Statin Drugs in the United States
The use of statin drugs increased dramatically from 1990 to 2010 for several reasons, including their effectiveness in lowering LDL cholesterol, their ability to decrease the rate of death from heart attacks or stroke, and their reputation as "safe drugs" with few and tolerable side-effects.
It is thought that 32 million people in the US take statins and up to 200 million people worldwide. In 2018 the website Phys.org wrote "statins are the most widely prescribed drug in the world, According to the journal the BMI, “statins are the UK’s most commonly prescribed drugs." In the US, over 70 percent percent of adults with heart disease were taking a cholesterol-lowering drug as of 2013, according to the CDC.
According to the National Health and Nutrition Examination Survey 17% of US residents between the ages of 40 and 59 take a statin, The number is 43% of those in 60 to 79 year of age and 48% of those over 80.
Among Americans past age 40, 71% of those with cardiovascular disease take a statin, 63% of those with diabetes, and 54% of those with high cholesterol.
Giving statins to people who do not yet show symptoms of coronary artery disease is called chemoprophylaxis, or primary prevention, and is increasingly accepted as a form of care in individuals who are susceptible.
A study by the Cochrane Collaboration released in 2011 suggested that statins are overprescribed for low-risk patients, especially women. However, the broader medical community still recommends usage. An article in The Lancet in 2012 looked at a meta-analysis (an analysis of other analyses) and concluded that the benefits so outweight the downsides that the guidelines for statin usage should be widened. If the Cholesterol Treatment Trialists (the group who authored the analysis) suggestions were to be implemented, more than half of all Americans past age 35 would be started on statins.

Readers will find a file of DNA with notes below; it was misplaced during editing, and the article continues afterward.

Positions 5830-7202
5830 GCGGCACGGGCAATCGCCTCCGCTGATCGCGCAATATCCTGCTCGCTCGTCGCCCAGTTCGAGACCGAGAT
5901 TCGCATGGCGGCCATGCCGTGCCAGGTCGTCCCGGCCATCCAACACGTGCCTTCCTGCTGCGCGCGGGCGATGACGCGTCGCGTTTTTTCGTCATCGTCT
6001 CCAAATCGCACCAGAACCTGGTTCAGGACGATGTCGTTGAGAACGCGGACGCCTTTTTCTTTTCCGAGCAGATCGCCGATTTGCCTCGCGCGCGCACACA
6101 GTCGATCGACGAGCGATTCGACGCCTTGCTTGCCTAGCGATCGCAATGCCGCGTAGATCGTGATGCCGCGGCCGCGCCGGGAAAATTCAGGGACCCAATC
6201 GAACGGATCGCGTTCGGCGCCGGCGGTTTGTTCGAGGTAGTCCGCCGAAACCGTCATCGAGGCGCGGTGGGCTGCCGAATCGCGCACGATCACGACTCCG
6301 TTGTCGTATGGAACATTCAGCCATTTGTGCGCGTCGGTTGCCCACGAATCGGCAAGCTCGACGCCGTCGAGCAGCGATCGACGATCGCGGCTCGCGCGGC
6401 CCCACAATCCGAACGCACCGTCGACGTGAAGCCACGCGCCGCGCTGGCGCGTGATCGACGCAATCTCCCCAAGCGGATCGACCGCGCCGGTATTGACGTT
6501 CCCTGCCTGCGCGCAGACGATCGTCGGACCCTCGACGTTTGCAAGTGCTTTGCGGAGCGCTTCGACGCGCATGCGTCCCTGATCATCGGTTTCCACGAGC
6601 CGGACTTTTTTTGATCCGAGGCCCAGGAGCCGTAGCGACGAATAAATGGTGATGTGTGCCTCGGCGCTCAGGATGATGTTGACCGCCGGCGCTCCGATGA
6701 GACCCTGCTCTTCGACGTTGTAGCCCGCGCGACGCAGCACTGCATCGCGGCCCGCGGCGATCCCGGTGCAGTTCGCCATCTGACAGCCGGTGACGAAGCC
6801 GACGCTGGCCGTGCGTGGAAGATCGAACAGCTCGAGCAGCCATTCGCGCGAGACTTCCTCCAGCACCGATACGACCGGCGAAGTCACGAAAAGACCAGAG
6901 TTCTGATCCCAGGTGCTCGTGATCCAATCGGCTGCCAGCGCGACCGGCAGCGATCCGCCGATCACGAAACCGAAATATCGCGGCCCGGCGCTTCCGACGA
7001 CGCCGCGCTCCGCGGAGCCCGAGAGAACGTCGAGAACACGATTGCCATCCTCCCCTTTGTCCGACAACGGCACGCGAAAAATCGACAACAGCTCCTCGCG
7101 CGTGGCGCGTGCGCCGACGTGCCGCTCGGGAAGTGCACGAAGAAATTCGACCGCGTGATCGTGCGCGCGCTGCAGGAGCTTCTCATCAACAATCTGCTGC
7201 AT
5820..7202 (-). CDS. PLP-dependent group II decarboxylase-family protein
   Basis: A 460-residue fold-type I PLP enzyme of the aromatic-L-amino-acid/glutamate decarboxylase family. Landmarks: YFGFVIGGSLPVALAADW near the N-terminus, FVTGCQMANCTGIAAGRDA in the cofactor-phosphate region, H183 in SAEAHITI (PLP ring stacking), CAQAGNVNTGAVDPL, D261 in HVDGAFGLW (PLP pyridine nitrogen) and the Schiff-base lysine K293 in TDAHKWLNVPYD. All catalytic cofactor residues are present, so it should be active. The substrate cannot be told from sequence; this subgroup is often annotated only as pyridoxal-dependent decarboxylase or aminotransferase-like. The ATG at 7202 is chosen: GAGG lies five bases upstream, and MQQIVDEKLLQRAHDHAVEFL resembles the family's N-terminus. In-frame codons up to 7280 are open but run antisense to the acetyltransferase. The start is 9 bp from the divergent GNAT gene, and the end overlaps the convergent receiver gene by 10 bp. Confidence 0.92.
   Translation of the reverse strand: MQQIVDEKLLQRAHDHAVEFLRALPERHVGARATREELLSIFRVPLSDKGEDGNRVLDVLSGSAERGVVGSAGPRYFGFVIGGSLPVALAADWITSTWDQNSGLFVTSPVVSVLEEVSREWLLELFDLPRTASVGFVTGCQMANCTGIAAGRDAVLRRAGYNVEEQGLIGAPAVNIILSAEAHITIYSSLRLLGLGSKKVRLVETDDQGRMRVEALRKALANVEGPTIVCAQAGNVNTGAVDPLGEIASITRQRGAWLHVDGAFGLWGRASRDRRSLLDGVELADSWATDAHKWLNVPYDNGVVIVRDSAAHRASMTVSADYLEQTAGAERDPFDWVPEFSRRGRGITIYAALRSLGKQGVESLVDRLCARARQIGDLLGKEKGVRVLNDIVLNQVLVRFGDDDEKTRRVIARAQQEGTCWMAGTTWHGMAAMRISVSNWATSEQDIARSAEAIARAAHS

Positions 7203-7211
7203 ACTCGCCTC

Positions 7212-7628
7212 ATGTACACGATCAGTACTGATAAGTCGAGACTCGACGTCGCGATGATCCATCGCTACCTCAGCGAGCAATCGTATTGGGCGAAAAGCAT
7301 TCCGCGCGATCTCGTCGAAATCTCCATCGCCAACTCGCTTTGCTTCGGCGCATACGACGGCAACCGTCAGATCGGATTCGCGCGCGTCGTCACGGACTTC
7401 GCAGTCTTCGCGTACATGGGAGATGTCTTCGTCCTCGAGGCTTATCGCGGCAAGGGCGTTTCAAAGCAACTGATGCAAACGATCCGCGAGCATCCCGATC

According to the Center for Disease Control and Prevention, heart
disease has been the leading cause of death in the United States since
1921. High levels of LDL cholesterol can increase a patient's risk
of heart disease, and may be resistant to changes in diet or exercise.
While a low-fat, low-cholesterol diet and increased exercise are generally
recommended, statin drugs are often needed in addition to these lifestyle
changes in order to lower LDL cholesterol levels and reduce the risk
of heart disease.
Much of the enormous growth of the pharmaceutical industry in the 80s, 90s, and 00s, can be traced to the introduction of drugs that treat chronic conditions. The drugs don't cure the condition, but they lessen its effects and improve life for the person taking them. Statins fit into this category. Once a person starts taking statins, he or she presumably takes them indefinitely or for the rest of life. The statins are also given prophylactically; indeed they are the first drugs to see widespread use to prevent development of disease and illness.
Statins, as a class of drugs, are among the most highly prescribed medications not only in the United States but also around the world in developed countries like Great Britain and Australia plus the European continent. As the medical profession continues to advocate lower serum cholesterol levels for adults of all ages, more people are taking statins as prevention against heart disease.
A University of Michigan study released in 2013 suggested doctors too often prescribe statins to patients who are not likely to benefit from them. An expert told the media it was more evidence of how "physicians are trigger happy" and give the drugs willy nilly.
An article in the Saturday Evening Post claims that studies have shown that in otherwise healthy people with no history of cardiovascular problems, statins provide no reduction in mortality risk. The article lauds use of statins as “one of the greatest public health triumphs of the past 30 years” but casts serious doubt on use for primary prevention, noting that studies have found a rather insignificant reduction in risk. The bang-for-the-buck from statins is small for low-risk individuals, and although the costs (monetary and side effects) are small, they may outweigh the benefits.